Not being a Catholic, all of the headlines about the upcoming changes to the Church’s services were a bit of a mystery to me at first. But I’ve since been reading up on the pending adjustments, and in doing so, I’ve learned a little bit more about just how different Catholic Mass is from what I’m used to.
I’ve long been familiar with the idea that the roles of the priest in mass are very specific and important. Not only are they the ones to offer the sermon and preside over communion; they also are the only ones allowed to preside over confession and to offer forgiveness of sin, as I understand. Though some protestant churches hold similar values about who can preach, bless and serve communion, the idea of requiring an intercessor like a priest to forgive sin on God’s behalf is contrary in a lot of ways to what being a non-Catholic Christian is about.
My denomination, the Christian Church (Disciples of Christ), takes this idea a step further. Not only were we one of the first denominations to ordain women as ministers; we also emerged as a movement in reaction against the idea that the Church had authority to decide who could and could not participate in communion. We also celebrate the idea of the “Priesthood of All Believers,” which my wife, Rev. Amy Piatt explains weekly in worship.
“I am the pastor,” she says, “but we are all ministers. We all have a ministry.” We mean it, too. We all take turns serving communion, and we have “laypeople” participate in all parts of the service on a regular basis. When this is your normal way of doing church, it’s easy to take for granted how radically different this is from other traditions. But none is more foreign to this way of doing church than Catholicism.
The big debate seems to revolve around the archaic verbiage being introduced into the new Catholic mass, a move which is intended to keep the English spoken in a service more consistent with the Latin from which it is being translated. But aside from the complexity and inconvenience of the changes, some priests have other worries. ‘‘It doesn’t make sense,” says Rev. Tom Iwanowski, who has been a priest for 36 years. “It separates religion from real life.’’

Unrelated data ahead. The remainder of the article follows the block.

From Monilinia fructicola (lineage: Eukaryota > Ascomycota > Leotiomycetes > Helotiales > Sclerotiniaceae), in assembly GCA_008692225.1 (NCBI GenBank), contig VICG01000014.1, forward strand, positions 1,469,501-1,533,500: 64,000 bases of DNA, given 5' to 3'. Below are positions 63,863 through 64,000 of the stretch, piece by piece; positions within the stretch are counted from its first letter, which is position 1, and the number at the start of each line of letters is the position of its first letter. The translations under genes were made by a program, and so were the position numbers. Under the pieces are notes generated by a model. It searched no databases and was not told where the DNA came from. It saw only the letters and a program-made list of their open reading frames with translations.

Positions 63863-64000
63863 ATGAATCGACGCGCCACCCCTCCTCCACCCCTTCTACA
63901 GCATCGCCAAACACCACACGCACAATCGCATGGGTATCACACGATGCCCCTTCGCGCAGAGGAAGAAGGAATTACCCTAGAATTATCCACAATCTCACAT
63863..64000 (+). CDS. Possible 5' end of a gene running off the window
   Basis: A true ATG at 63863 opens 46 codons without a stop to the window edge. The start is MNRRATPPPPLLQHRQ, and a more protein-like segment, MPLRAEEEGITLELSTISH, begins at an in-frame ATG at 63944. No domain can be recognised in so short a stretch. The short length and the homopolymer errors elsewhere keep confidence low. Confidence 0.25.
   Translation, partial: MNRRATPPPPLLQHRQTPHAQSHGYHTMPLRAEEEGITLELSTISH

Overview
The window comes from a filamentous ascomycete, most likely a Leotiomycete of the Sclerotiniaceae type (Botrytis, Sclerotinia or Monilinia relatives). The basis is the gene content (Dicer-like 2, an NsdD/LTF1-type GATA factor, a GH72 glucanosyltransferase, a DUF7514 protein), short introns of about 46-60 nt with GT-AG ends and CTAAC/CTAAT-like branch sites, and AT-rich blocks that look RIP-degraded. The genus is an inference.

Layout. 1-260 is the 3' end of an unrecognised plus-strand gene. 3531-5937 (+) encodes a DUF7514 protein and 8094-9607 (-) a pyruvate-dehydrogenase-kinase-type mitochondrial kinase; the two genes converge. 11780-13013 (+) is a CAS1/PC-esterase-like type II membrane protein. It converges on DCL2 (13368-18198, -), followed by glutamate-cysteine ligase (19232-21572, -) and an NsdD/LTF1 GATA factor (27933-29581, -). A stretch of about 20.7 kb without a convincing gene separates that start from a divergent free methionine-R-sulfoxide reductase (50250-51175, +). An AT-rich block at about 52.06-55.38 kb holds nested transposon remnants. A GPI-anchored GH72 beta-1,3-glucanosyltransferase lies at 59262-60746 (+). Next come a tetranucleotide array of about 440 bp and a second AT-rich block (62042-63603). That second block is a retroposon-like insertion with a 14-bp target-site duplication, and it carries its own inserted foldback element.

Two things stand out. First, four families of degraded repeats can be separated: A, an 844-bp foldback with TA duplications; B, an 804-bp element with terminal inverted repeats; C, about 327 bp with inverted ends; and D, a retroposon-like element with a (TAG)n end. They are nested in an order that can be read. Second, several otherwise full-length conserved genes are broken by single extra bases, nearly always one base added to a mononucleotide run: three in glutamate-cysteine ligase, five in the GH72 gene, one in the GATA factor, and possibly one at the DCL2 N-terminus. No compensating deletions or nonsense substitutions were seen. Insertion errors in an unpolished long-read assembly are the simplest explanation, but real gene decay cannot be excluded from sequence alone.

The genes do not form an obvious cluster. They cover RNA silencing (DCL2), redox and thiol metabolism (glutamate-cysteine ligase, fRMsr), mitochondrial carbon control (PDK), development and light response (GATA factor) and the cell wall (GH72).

This is another big difference. While many protestants, particularly those interested in the emerging church movement, are intent on better understanding how our faith can be more integrated into practical daily life, it seems that Catholicism emphasizes quite the opposite. Mass, the priesthood and related rituals are specifically intended to be set apart. For some like Ianowski, it’s just the latest wedge between them and a culture that sees the church as decreasingly relevant. But for others, at least those in charge of calling for the changes, the fact that Church is out of step with the world is something to be valued and protected.
Granted, I do believe there is something to be said for the universal traditions of the Catholic Church. In fact, many protestants have tossed out all such unifying practices in the spirit of autonomy, which doesn’t necessarily serve our constituents any better. Though at Milagro (the church Amy and I founded seven-plus years ago) we’ve had many people over the years tell us they’ve never had a worship experience like ours, it’s far from purely “contemporary.” Yes, we do things non-traditionally, but we also corporately recite the Lord’s Prayer every week, and we close every service with the Doxology. We also follow the lectionary, which is a universal Christian design to help churches work their way through the Bible over three years. So even we, the proverbial pioneers of Christian worship, see the value in grounding our approach in something bigger and deeper.
But we do all of this as a choice. The curtain has been torn. The barriers have been removed. These traditions are a part of all of us; we are the facilitators. Far more important to the future relevance of the Catholic Church than the particular changes to mass is their understanding of who possesses the authority of ministry.
Institutionally speaking, the answer to this question may well be a matter of life and death.
Christian Piatt is an author, editor, speaker, musician and spoken word artist. He co-founded Milagro Christian Church in Pueblo, Colorado with his wife, Rev. Amy Piatt, in 2004. Christian is the creator and editor of “Banned Questions About The Bible” and “Banned Questions About Jesus.” He has a memoir on faith, family and parenting being published in early 2012 called “PREGMANCY: A Dad, a Little Dude and a Due Date.” For more information about Christian, visit www.christianpiatt.com, or find him on Twitter or Facebook.